products of earth


Products Of Earth

Hemp has always been a part of Peter Nyari's culture and upbringing. He was raised in Hungary, where his family has used hemp for generations. "This plant can provide you with shelter, clothing and a multitude of other uses," he says. Noticing that industrial hemp-based products were missing from the marketplace, he realized there was an opportunity to grow a business while making a positive difference. Through his company, Hemptique, Peter and his team bring hemp cordage, craft threads, ropes and fabrics to consumers.

"Our philosophy is that well-made and long-lasting natural products contribute to optimal environmental and personal health, as well as quality and sustainability."
"Act local, think global" is Hemptique's purpose in action. Peter explains: "It keeps us aligned with our primary goal of continually providing the best eco-friendly and sustainable products while enabling us to maintain our learning and adapting mindset. The Hemptique team closely collaborates with an ever-increasing group of like-minded people. We strive to educate people about the awesome uses of hemp, and how it can provide them and their environment with healthy solutions. We show people that there are healthy and sustainable alternatives that can help them to reduce and eliminate their dependence on synthetic items. When you introduce hemp into your daily life, you are enriching and nourishing your body and your surroundings. You are creating a healthier world for future generations as well."
Hemp is a quick-growing crop, generally taking 110 days to mature. "After harvesting, retting and drying of the hemp stalks, the process of turning hemp into a finished product continues with decorticating, scutching, hackling, roving, combing and spinning the goldish/blond fine fiber into fine hemp yarn to be made into a multitude of high-quality, human- and planet-friendly finished products."

Their materials originate from Europe and Asia. "From our office in Southern California, we coordinate our global network of product development and product fulfillment activities," says Peter. "With our international flair and expertise, Hemptique is an innovative, zero or minimal carbon footprint-focused leader; one that focuses on craft and lifestyle products made from hemp, organic and recycled natural fibers."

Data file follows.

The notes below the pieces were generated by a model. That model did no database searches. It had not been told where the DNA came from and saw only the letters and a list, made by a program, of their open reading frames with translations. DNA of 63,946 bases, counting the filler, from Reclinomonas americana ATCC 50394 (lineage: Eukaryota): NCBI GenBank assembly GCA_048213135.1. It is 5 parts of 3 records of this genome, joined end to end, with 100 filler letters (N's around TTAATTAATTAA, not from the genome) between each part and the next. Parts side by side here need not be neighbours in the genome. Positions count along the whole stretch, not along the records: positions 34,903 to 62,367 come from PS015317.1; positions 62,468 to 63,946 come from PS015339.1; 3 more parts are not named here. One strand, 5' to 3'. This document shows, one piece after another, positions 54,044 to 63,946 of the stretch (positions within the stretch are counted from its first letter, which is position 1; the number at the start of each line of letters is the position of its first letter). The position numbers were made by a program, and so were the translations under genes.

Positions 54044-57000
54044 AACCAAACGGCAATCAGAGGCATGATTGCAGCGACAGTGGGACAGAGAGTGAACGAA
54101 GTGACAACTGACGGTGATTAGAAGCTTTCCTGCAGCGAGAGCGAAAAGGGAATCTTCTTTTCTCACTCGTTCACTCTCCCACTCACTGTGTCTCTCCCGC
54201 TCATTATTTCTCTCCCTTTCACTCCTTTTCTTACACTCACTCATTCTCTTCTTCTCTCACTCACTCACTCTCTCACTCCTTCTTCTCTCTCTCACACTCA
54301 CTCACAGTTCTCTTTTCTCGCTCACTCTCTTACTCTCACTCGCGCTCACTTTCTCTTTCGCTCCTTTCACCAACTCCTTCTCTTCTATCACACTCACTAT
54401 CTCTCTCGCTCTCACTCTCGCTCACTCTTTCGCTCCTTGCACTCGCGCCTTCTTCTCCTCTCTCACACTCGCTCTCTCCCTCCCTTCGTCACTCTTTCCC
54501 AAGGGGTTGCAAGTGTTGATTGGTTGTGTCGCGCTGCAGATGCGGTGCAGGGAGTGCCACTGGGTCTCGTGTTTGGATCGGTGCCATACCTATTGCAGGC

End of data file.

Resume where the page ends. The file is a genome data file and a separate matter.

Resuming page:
The creative team in California designs products and innovative uses for the Hemptique offerings. "Our lifestyle and craft products have been expanded to in- clude fun and trend-setting products which include macramé and themed magical color combinations and much more. Hemptique prides itself on designing developing and supplying trendy, fashionable and functional products that are environmentally sustainable and socially responsible."


The image above shows a hemp stem. The outer material contains the prized bast fibers and the inner is the hurd, which is made up of short fibers. The short fibers produced during the separation process are known as "tow" and the long fibers are called "line fibers." Line fiber can be incredibly long-depending on the height of the plant, a single strand may be up to five meters in length. Once separated, the line fiber is cleaned and carded to size, cut and baled, ready to be further processed and spun. The tow fiber is just compressed and baled.


Our hemp fiber supply model follows a traditional method of hemp textile production.


Seeds are sown densely to produce tall, slender stems that contain a greater amount of fine fibers.


Takes place after flowering but before the seeds are set, as fibers tend to become coarser around the time of seed formation.


Takes place after flowering but before the seeds are set, as fibers tend to become coarser around the time of seed formation.


Involves soaking the stems in water tanks, ponds or streams for around seven to ten days. Warmed water laden with bacteria is most effective.


Entails laying the crop on the ground for three to six weeks. turning the plants occasionally to allow for even retting.
products of earth



Stalks are passed between fluted rollers to crush and break the hurd into small pieces, separating some of the fiber in the process. Though once a very involved and labor-intensive process, separation of the best from the hurd has been somewhat simplified through the use of a machine called a decorticator, which enables the leaves to be left on the stalks during the breaking, although this makes for a messier process requiring more sorting after completion.


The broken stems are then beaten and scraped, sepa- rating more short fiber and the remaining hurd material from the long fibre.



The fibers are then hackled (combed) to remove any remaining woody particles and to further align the fibers into a continuous sliver.


This sliver is twisted and drawn out further to improve strength, then wound on spinning bobbins.


Generally, to produce a better, finer yarn, the fibers are then thoroughly wetted in a small trough of water as part of the spinning process. known as wet spinning. Fibers can also be dry spun. which often results in a coarser yarn.